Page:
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[REV 25-NOV-2014]

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Interiors: 1941

Interiors: 1941

June 1941. "Interior of Negro rural house. Greene County, Georgia." Medium-format negative by Jack Delano, Farm Security Administration. View full size.

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A dark and stormy night

For what it's worth, my mom and dad and older siblings lived in a shotgun house back in the late 1940's. My dad was sitting in his chair smoking a cigarette in the living area in the middle of the night during a thunderstorm. A ball of fire came through the front door, rolled down the length of the house, and exited through the back door. True story.

Hat band

I would love to know what's around that guy's hat, just in case there were other photos from that day. Muffin tins (on the wall, in the kitchen), probably for corn bread. Someone said cupcake pans, but even when they're used for cupcakes, they're called muffin tins.

Kitchen house

In some parts of Georgia, families often had separate "kitchen houses" to keep heat and risk of fire away from the house. You can still view them in historic house tours. In the North, there was a similar concept, but used only seasonally, the summer kitchen.

It appears to me that this family also had their kitchen area separated from the other parts of their living quarters by a breezeway or porch area. The woman/girl in the foreground is in the sleeping area, then there is a porch with two folks seated, and beyond them, is the kitchen.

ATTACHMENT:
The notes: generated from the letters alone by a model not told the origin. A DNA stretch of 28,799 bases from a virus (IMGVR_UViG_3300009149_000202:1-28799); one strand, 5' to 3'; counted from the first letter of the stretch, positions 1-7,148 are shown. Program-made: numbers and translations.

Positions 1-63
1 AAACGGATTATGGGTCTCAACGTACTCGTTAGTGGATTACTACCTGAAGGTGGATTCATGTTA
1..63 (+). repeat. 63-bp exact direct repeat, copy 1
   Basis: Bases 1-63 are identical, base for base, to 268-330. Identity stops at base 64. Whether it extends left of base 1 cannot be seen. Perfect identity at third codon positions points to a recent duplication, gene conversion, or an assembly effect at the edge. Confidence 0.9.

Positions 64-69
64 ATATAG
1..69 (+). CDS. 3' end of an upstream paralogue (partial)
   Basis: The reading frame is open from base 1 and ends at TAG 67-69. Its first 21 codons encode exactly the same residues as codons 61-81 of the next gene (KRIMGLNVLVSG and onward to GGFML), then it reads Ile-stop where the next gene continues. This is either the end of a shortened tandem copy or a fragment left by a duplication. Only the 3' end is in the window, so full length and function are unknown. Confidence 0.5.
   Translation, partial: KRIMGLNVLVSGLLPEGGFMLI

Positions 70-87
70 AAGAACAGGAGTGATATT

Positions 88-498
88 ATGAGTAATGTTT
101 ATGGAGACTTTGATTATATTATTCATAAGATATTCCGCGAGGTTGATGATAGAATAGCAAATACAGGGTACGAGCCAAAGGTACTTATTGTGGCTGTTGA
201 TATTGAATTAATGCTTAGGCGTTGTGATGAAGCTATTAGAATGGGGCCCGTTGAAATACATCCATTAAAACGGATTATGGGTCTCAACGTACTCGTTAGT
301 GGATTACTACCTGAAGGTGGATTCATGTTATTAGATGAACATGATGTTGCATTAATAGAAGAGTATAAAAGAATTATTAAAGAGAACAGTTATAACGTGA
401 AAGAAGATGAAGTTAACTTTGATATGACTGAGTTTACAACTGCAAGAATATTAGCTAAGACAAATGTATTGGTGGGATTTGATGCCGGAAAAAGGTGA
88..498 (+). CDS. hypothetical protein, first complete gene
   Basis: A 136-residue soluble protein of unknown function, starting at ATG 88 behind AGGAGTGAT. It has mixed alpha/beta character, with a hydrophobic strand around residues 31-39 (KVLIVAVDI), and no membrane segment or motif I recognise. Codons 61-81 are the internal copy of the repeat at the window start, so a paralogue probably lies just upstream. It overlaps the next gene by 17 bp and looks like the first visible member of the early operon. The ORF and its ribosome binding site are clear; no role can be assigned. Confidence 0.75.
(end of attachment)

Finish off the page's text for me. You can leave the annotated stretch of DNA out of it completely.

Domestic scene

This reminds me of Dutch domestic paintings where you can see people in distant doorways. A young woman stands at the entrance of a spotlessly clean house (also like the dutch) where her family members stand and sit farther back in the house, resolutely ignoring the camera. A beautiful, enigmatic photograph.

Deep Focus

I couldn't help but think of deep focus photography, as seen in movies such as "The Best Years of Our Lives." It's an amazing technique that draws the viewer in.

Norman Rockwell, Eat Your Heart Out

So many details to see from the safety pins holding up her apron, to the cupcake tins that seem to double as decor on the far wall, the open lock on the old chest, the bare feet, the quality of light...
Except this was not an artist's idealized fiction. Though I don't doubt there was some level of deliberate positioning between Jack Delano and the subjects, the overall feeling has a rich truth to it.

Shotgun Shack...

...was my first thought when I saw this photo, but obviously it's not really one, because there's not a door at the back end, and there look to be rooms on both sides of the hallway. I'm not from the South; I first heard about shotgun shacks when reading a biography of Elvis' life- his first home, where was born, was a shotgun shack.

Also, I noticed how the woman in front has the top of her apron pinned to her dress, rather than holding it up with a neck strap. Never saw that before.

House Design

I believe we're looking at the interior of what is called a "Shotgun House." They were built narrow and long to fit more buildings into one area. The name came from someone saying you could "Stand at the front door and fire a shotgun out the back door and hit nary a thing."

Take a guess

The three people in the background in two other rooms all appear to be watching TV, but I doubt that many people had a TV in 1941.
What do you think they were looking at?

[The lighting suggests the two in back are on an open porch and the seated man in a room with an open door, and they're all looking at whatever is going on outside. -tterrace]

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